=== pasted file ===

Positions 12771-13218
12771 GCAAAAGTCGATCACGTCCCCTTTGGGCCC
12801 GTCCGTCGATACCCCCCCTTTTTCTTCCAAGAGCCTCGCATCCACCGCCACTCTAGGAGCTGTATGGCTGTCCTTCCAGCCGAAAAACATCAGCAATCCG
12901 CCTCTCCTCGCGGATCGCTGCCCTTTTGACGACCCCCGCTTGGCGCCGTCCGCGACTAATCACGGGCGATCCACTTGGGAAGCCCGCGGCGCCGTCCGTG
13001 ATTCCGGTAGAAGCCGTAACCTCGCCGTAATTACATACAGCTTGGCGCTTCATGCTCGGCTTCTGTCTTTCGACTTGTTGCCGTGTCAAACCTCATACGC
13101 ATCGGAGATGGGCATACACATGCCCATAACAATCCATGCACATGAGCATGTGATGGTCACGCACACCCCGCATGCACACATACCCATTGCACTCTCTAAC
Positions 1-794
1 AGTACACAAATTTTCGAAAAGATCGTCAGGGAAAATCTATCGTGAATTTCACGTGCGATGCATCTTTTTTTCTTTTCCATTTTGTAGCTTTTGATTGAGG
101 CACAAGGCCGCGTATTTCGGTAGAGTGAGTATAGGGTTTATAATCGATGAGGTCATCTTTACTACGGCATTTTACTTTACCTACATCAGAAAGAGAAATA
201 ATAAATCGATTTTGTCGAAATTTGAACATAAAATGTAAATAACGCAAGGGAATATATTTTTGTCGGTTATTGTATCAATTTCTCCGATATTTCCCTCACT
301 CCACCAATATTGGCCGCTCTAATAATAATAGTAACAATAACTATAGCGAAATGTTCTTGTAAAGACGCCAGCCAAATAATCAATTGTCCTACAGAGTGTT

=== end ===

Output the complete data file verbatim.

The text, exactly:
Positions 12771-13218
12771 GCAAAAGTCGATCACGTCCCCTTTGGGCCC
12801 GTCCGTCGATACCCCCCCTTTTTCTTCCAAGAGCCTCGCATCCACCGCCACTCTAGGAGCTGTATGGCTGTCCTTCCAGCCGAAAAACATCAGCAATCCG
12901 CCTCTCCTCGCGGATCGCTGCCCTTTTGACGACCCCCGCTTGGCGCCGTCCGCGACTAATCACGGGCGATCCACTTGGGAAGCCCGCGGCGCCGTCCGTG
13001 ATTCCGGTAGAAGCCGTAACCTCGCCGTAATTACATACAGCTTGGCGCTTCATGCTCGGCTTCTGTCTTTCGACTTGTTGCCGTGTCAAACCTCATACGC
13101 ATCGGAGATGGGCATACACATGCCCATAACAATCCATGCACATGAGCATGTGATGGTCACGCACACCCCGCATGCACACATACCCATTGCACTCTCTAAC
Positions 1-794
1 AGTACACAAATTTTCGAAAAGATCGTCAGGGAAAATCTATCGTGAATTTCACGTGCGATGCATCTTTTTTTCTTTTCCATTTTGTAGCTTTTGATTGAGG
101 CACAAGGCCGCGTATTTCGGTAGAGTGAGTATAGGGTTTATAATCGATGAGGTCATCTTTACTACGGCATTTTACTTTACCTACATCAGAAAGAGAAATA
201 ATAAATCGATTTTGTCGAAATTTGAACATAAAATGTAAATAACGCAAGGGAATATATTTTTGTCGGTTATTGTATCAATTTCTCCGATATTTCCCTCACT
301 CCACCAATATTGGCCGCTCTAATAATAATAGTAACAATAACTATAGCGAAATGTTCTTGTAAAGACGCCAGCCAAATAATCAATTGTCCTACAGAGTGTT